Club 33, a members-only club billed as "the most exclusive address in all of Disneyland," has long been one of the Anaheim park's most mysterious elements.

It is marked by a "33" sign next to the Blue Bayou Restaurant. Membership is exclusive and expensive -- with a waiting list that famously could take years to work through.

When Disney opened California Adventure at the Disneyland Resort, it introduced a second private club , called "1901" for the year Walt Disney was born. Access was granted only to members of Club 33.

Times Beijing Bureau Chief Julie Makinen spotted this at Shanghai Disney. Is it a secret doorway? An inside joke among Imagineers? Or, perhaps a third private club?

Beijing Bureau Chief Julie Makinen shrugs off the rain to give a glimpse of Shanghai Disney's opening day festivities

More faces of Shanghai Disney's first visitors

Disney fans rush into the Shanghai park as the rain pours down

Watch the dedication ceremony for Shanghai Disney Resort

Walt Disney Co. CEO Bob Iger mingles with Shanghai Disneyland visitors

Disney CEO Bob Iger reads a letter from Pres. Obama at Shanghai Disney opening: park 'captures the promise' of US-China relationship

--Julie Makinen

@JulieMakLAT

Brooklyn Nets center Brook Lopez rode Tron Lightcycles 'five or six times in a row'

At Shanghai Disney, there are fans and then there are superfans

The lines outside of Shanghai Disney on opening morning are remarkably quiet and orderly. Most of the visitors appear to be families -- lots of elderly people and small children -- with scattered corporate teams and bands of twentysomething superfans snapping selfies in front of a large, copper-colored Mickey Mouse fountain.

"I don't know much about the park, but I think my kid's really going to love it," said Summer Jiang, 32, a Shanghai resident visiting the park with her 1-year-old son. "I used to love Disney, maybe in my early 20s. But now I'm too old."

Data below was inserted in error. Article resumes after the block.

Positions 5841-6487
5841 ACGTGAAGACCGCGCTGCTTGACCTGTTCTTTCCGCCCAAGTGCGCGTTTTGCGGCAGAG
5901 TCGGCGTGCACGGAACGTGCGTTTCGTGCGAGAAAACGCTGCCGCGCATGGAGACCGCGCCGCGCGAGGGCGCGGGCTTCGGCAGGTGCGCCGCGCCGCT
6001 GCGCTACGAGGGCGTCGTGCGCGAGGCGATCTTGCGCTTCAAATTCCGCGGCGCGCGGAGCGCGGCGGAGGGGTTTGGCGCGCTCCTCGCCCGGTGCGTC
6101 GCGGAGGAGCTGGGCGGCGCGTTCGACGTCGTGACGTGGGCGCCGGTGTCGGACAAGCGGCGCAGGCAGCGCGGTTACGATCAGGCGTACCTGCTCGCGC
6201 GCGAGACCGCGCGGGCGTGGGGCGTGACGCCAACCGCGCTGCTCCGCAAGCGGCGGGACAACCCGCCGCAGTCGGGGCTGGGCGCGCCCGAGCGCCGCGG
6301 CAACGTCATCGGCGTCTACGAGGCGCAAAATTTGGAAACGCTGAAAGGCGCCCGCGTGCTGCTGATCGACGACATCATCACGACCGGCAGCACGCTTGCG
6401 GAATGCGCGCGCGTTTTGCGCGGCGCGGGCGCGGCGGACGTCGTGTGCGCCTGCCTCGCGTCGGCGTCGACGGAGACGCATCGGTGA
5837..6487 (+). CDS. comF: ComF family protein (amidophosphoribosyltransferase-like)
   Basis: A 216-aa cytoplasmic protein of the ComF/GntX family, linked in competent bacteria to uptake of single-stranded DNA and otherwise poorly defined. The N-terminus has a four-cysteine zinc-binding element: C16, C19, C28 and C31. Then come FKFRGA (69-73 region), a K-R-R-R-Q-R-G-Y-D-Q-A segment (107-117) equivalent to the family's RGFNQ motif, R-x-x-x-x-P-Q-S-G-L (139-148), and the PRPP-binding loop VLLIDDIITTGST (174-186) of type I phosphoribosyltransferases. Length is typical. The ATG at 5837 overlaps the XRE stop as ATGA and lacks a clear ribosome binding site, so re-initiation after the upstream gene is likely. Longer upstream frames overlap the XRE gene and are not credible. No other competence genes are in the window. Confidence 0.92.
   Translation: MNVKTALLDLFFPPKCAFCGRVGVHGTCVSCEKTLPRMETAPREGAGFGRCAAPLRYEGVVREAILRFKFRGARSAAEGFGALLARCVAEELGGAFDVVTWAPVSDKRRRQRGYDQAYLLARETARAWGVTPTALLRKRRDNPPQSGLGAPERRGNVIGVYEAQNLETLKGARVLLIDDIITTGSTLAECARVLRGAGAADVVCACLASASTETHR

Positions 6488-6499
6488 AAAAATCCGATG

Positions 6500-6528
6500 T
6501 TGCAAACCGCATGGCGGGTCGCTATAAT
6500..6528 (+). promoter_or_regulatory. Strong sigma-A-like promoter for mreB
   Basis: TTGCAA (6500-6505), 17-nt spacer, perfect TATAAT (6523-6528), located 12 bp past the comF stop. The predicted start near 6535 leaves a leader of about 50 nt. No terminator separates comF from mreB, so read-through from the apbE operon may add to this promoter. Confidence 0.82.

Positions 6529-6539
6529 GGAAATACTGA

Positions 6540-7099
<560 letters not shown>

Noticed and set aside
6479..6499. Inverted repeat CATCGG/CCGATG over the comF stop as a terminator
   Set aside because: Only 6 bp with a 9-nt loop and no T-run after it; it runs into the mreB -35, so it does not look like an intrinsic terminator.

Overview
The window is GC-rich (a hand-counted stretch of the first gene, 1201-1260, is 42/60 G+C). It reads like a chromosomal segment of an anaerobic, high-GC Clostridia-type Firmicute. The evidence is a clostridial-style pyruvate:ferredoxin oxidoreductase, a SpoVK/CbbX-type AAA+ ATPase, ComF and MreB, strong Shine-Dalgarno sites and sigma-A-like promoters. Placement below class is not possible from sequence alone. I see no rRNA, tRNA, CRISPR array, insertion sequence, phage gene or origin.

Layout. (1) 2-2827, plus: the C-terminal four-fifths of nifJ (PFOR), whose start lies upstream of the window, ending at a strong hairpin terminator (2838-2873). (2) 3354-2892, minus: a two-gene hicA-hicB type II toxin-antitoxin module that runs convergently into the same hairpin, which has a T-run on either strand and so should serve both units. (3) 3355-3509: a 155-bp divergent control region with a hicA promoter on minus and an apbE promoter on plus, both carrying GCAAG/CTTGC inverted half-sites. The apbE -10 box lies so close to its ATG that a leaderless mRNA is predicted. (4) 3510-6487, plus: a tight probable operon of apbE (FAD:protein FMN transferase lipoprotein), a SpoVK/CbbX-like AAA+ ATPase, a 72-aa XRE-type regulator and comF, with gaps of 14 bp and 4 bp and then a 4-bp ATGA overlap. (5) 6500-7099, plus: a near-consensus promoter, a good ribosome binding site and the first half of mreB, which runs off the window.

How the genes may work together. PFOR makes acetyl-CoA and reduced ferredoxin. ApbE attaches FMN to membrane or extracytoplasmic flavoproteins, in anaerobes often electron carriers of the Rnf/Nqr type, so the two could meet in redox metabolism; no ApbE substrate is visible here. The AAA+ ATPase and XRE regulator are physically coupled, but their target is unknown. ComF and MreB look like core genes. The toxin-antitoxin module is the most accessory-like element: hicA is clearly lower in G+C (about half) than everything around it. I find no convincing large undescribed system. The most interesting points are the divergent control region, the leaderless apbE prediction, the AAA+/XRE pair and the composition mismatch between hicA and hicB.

The Shanghai Disney launch has brought together a rare breed of Chinese citizen: the Disney superfan.

Claudia Wu, 30, an employee at an American law firm in Shanghai (second from left in the tweeted photo below), came to the opening with three other fans that she met via Weibo, China's version of Twitter. "When we watch Disney movies it makes us really happy," she said.

The Captain Jack stunt show plays well in Mandarin

Among the other attractions at Shanghai Disney's Treasure Cove is the "Eye of the Storm: Captain Jack's Stunt Spectacular" at the El Teatro Fandango, the playhouse for the pirate village. The show is unique to Shanghai Disneyland.

The crowd lines up for Shanghai Disneyland

How the Shanghai Disney version of Pirates of the Caribbean works

The original Pirates of the Caribbean attraction in Disneyland in Anaheim opened in 1967 and was the last attraction whose construction was overseen by Walt Disney before he died.

Nearly 50 years later, the latest version of the ride, officially opening to the public at Shanghai Disneyland, includes many advances that won't be found in the original.

The new ride, Pirates of the Caribbean: Battle of the Sunken Treasure, will feature boats that can spin, travel sideways and backward, and “react smartly to their position” to create a more individualized experience.